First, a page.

‘I WAS always interested in the farming,’ said dairy farmer Thomas Roycroft, when I met him and his wife, Catherine, and two of their daughters, Claire, 10, and Emma,12, on a sunny Saturday morning at the family home and farm in Gubbeen, just west of Schull.
Thomas and Catherine also have another daughter, Ellen, nearly 19, and a son, Kieran, 17. I was treated to tea and freshly-baked scones as we chatted in the spacious kitchen of this beautifully remodelled farmhouse and I really enjoyed my glimpse into the busy lives of what is clearly a very close family.
Thomas is the second generation to farm this land, his father having bought the farm in the 1950s, moving from not too far away in Dunbeacon. One of four, and the only boy, Thomas was anxious to get started in farming after completing the Inter Cert.
Too young at 15 to attend Darrara, Thomas made the decision to go to Pallaskenry Agricultural College in Co Limerick, which is still owned and managed by the Salesian Fathers. He studied here for two years before returning home to farm in Gubbeen.
Thomas is milking cows and rearing followers and, like everyone, in the sector is finding it challenging in the current climate. ‘Milk prices at the moment are at rock bottom, it’s costing the same to produce as it’s making.’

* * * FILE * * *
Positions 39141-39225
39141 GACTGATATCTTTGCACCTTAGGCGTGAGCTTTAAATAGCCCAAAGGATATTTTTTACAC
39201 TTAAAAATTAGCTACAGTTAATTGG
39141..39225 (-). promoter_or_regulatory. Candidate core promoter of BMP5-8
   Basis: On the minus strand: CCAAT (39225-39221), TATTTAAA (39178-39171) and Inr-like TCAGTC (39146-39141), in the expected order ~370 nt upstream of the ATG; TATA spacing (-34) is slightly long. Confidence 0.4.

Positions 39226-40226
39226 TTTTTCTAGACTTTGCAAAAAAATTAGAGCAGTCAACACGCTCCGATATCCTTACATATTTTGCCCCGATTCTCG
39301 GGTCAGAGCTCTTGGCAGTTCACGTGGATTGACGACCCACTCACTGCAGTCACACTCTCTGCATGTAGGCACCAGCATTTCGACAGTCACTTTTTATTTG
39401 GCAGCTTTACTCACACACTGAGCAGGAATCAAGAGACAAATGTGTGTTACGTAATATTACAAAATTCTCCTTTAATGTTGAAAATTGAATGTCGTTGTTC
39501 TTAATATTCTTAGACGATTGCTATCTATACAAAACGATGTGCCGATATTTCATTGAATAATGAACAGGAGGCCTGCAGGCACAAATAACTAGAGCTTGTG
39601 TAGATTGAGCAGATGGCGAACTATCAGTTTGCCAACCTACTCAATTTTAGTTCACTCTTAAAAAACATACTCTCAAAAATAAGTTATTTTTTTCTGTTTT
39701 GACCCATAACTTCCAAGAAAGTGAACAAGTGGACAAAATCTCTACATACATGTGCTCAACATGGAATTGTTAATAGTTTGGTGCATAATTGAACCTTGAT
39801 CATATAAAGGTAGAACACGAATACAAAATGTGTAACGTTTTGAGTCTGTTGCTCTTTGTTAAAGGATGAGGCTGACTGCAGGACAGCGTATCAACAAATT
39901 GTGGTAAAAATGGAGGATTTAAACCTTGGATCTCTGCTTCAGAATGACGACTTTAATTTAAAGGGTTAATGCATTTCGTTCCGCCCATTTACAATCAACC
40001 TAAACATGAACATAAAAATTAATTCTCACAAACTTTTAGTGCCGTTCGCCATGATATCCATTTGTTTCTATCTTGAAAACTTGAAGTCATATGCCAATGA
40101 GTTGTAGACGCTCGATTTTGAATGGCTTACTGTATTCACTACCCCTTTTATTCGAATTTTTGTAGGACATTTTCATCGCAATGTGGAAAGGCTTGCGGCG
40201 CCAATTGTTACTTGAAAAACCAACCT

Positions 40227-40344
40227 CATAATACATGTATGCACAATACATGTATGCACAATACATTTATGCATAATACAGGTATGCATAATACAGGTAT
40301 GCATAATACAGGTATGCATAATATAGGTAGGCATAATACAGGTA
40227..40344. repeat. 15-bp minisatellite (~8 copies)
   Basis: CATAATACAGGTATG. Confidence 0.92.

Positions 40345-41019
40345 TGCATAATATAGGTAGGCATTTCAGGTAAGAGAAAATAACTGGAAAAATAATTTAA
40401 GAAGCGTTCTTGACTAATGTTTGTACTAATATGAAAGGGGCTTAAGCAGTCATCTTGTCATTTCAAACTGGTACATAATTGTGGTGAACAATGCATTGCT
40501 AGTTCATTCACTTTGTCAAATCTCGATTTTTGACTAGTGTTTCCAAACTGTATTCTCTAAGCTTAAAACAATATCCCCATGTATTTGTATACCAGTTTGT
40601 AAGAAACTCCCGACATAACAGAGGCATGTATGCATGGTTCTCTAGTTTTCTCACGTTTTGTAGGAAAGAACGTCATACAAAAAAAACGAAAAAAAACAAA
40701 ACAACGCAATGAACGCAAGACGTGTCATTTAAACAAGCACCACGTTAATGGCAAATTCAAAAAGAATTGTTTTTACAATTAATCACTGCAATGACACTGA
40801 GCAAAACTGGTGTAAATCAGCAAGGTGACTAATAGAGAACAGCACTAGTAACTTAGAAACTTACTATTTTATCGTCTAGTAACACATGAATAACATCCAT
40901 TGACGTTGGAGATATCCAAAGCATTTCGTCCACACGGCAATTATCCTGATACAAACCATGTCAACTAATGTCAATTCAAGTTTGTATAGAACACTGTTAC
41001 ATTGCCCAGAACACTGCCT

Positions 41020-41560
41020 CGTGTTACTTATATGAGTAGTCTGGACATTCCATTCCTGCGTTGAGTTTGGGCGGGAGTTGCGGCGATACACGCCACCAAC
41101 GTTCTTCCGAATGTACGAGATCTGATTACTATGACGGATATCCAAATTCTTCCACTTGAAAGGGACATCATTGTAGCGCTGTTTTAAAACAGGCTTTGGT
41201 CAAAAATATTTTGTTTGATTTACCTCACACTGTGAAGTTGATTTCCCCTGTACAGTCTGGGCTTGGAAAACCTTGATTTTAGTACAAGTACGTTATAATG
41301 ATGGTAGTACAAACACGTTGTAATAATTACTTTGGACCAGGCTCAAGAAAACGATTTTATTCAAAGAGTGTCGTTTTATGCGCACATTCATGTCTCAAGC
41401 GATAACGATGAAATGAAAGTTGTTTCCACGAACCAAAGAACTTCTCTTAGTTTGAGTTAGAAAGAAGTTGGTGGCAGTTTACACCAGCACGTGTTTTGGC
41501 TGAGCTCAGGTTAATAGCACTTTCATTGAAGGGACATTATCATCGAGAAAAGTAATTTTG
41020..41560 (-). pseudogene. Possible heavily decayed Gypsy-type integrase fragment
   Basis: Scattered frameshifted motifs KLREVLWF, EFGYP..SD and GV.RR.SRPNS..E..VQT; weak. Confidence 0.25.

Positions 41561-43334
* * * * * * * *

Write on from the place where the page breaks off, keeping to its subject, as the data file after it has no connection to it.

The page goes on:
The abolition of quotas has left room for expansion though he feels it is risky to do so. ‘It costs a lot of money to expand and there are possibly a lot of people in trouble with that now with the price of milk being what it is. It is back to the levels of 30 or 40 years ago, while the cost of living has increased massively.’
As Catherine pointed out, ‘the consumer hasn’t benefited from the drop in milk prices either, so someone is making money, but it’s not the farmer.’ Though Ireland has a tiny percentage of the world market, Thomas believes we do have some advantages. ‘Our climate is an advantage and our system is grass-based, which is cheaper than a system that keeps animals in all year round. Teagasc and other farm organisations are always pushing to promote our grass-based system.’
Thomas supplements the farm income by working part-time as a rural worker and finds it generally works well around farm life. ‘Depending on the time of year on the farm, it can be demanding, but the work is flexible with no set days and we can work around the farming as long as the hours get done.’
Catherine keeps on top of the paperwork side of the business and has found the move online helpful. ‘I think for registering calves, the online system is fantastic. It is difficult for older people, but even with a little bit of computer skills, you can do what you need to do.’
Thomas would like to see the farm carry on into the next generation and their youngest, Claire, is showing the most interest so far. ‘It influences your decisions yourself going along, if you didn’t have someone interested, you’d wonder more: will I, won’t I?’ Catherine agrees: ‘If you can see a future for the farm, you work harder to make it profitable and keep it going.’
Despite the challenges, Thomas would encourage anyone into farming if they had the interest. ‘It’s a good way to bring up a family, you have more freedom, I enjoy experiencing all the seasons; you’re your own boss and, if you like the outdoors, it’s a great way of life.’ Catherine sees planning time off as a big challenge and also switching off, but both feel blessed with good neighbours.
Outside of family and farming, Thomas’s great love is hurling and he is one of the coaches of the Fastnet Gaels U18 team.